• Commissioning Entity

    City of Phoenix Office of Arts and Culture

  • Application Open Date


  • Application Deadline Date


  • Minimum Budget


  • Maximum Budget


  • Location of Commission

    Phoenix, Arizona, United States

  • Geographic Eligibilty


  • Contact Name

    Romeo Rabusa

  • Contact Email

    [email protected]

  • Contact Phone


  • Commission Document

    View Link Document

  • Brief Description

    Land Acknowledgement:

    The Phoenix Office of Arts and Culture acknowledges that modern-day Phoenix is on the traditional lands of the Akimel O’odham (Pima) and the Tohono O’odham and before that their ancestors (Hohokam) as well as the Pee-Posh (Maricopa). We honor the elders of both past and present, as well as future generations that enable us to live here today. Further, we acknowledge the sovereignty of the 22 Tribal Nations who continue to steward the lands that make up the state of Arizona.


    The Phoenix Office of Arts and Culture requests qualifications from professional artists to work with an engineering design team, City departments, community groups and stakeholders to design, fabricate and install integrated public art and other enhancements along the Grand Canal corridor between 47th and 75th Avenues in Maryvale. The selected artist will be expected to work with the community and city to create enhancements that bolster the visual identity of the area and enliven the pedestrian experience. This is an opportunity for artists specializing in three-dimensional artwork and collaborative design teams. The engineering team will be selected through a separate RFP process by the Phoenix Street Transportation Department. Salt River Project (SRP) operates the canal system and is collaborating with the City of Phoenix on this exciting new project.

    The Grand Canal area between 47th and 75th Avenues can accommodate pedestrian and bicycle use, so an improved canalscape project will be a welcome recreation or commuting alternative to navigating nearby roads. Improvements will be made along the north bank of the canal. SRP uses the south bank for operations and maintenance.

    The project will incorporate public art, landscaping and neighborhood access points to the path to provide better visibility, access and, ultimately, appreciation of the canal system in the Phoenix area. Grand Canalscape Phase 3 will link neighborhoods with multiple schools, transit routes, churches, employers and entertainment venues like American Family Fields of Phoenix (formerly Maryvale Baseball Park).

    The overall project team will be expected to develop concepts and designs for improving the aesthetics, safety, function and visibility of the canal corridor at sites including the arterial crossing at 51st Avenue and on the north side of the canal between 55th and 57th Avenues. The selected artist will also be expected to participate in community presentations as part of the project. Artwork will be created through a collaboration with the project design team including the City Streets department, engineering consultants, landscape architects and the Office of Arts and Culture. The ideal artist should have experience creating three-dimensional outdoor artwork, designing multiple public art enhancements, and collaborating on design concepts with fabricators, community and design teams. Public art opportunities may include, but are not limited to, vertical shade features, seating, walkways, crossings, landmarks and landscape enhancements that improve canal visibility and community access and links to the canal trail. The selected artist will be expected to work with various city departments to integrate their concepts into the overall goals of these projects.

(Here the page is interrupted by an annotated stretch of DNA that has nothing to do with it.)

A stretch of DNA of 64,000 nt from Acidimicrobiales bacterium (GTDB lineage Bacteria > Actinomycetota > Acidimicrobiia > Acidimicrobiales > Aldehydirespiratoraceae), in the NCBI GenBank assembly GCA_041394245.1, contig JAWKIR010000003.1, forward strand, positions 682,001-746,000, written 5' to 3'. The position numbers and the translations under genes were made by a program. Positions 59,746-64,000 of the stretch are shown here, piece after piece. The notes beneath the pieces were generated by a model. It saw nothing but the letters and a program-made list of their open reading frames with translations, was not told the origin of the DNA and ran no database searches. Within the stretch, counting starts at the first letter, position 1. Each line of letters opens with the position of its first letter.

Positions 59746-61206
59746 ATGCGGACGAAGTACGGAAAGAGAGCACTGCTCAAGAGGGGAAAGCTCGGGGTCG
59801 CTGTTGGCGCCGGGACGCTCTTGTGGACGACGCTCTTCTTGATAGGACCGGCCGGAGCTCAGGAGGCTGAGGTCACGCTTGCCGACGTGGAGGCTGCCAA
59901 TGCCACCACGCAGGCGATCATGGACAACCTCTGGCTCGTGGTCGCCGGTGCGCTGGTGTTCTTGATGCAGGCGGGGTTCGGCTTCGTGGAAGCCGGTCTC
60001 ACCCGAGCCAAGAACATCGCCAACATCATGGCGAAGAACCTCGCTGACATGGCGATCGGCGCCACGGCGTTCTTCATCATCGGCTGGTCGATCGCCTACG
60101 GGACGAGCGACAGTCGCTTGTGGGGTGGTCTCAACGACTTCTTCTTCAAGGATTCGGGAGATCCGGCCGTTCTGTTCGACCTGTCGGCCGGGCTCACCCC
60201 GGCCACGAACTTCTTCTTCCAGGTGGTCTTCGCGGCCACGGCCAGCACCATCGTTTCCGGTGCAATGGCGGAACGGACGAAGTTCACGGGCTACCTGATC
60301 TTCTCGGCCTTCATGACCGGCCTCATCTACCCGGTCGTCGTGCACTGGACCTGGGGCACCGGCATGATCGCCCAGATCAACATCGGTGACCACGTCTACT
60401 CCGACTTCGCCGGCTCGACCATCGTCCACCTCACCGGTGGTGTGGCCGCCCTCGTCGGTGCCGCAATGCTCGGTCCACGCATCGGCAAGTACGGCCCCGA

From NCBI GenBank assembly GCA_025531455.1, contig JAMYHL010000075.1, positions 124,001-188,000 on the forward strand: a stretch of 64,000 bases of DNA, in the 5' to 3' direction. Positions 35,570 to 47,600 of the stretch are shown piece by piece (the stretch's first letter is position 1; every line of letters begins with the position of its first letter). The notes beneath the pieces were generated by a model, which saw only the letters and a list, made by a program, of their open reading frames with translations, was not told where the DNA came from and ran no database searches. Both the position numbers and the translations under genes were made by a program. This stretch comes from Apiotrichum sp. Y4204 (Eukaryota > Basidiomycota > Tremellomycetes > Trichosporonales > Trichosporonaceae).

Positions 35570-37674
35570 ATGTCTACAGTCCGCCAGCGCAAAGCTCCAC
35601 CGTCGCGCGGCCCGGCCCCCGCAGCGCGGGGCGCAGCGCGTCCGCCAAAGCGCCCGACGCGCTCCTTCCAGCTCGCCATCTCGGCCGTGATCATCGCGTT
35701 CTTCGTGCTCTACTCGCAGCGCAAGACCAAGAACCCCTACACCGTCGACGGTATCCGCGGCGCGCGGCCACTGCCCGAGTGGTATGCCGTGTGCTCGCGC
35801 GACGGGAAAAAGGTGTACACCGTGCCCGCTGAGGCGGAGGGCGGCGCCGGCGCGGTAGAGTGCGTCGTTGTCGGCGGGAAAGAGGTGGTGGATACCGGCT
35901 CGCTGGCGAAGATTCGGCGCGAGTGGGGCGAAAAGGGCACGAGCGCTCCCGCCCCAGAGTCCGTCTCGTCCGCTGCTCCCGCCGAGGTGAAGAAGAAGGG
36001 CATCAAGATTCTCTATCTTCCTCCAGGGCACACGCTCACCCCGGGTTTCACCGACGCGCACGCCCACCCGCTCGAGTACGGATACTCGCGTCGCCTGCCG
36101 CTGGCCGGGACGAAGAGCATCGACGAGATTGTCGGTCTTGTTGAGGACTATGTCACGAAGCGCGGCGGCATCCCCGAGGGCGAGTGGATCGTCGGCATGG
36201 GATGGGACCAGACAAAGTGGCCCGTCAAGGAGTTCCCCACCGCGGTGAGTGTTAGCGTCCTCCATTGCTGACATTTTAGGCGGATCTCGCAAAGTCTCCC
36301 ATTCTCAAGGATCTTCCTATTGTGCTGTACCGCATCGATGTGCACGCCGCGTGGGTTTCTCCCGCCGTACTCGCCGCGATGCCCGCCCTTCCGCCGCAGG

Site History

    The 22-mile Grand Canal is the oldest (1878) of nine major canals developed to deliver water to Phoenix and its surrounding desert cities. Owned by the United States Bureau of Reclamation and operated by the Salt River Project (SRP), the system encompasses more than 100 miles of major canals and approximately 925 miles of smaller irrigation laterals. In addition to delivering water, the canals serve as increasingly important recreation and alternative transportation corridors. This multi-use purpose for the canal banks has evolved steadily since 1964, when SRP and Maricopa County signed an agreement, which opened 68 miles of canal banks for public recreational use for the Sun Circle Trail. Phoenix and other Valley cities have worked closely with SRP since then to improve the canal corridors by paving and lighting sections of paths, adding safer crossings, and creating significant public art destinations, such as Phoenix’s Sunnyslope Canal Demonstration Area and the landmark “Waterworks” at Arizona Falls. The Phoenix Grand Canalscape Multi-use Trail Enhancements project grew from the ReinventPHX initiative. It explored the potential of canal corridors near major transportation lines and hubs to incorporate Transit Oriented Development (TOD).

    Please see the commission document for full project information, and find the application form linked here.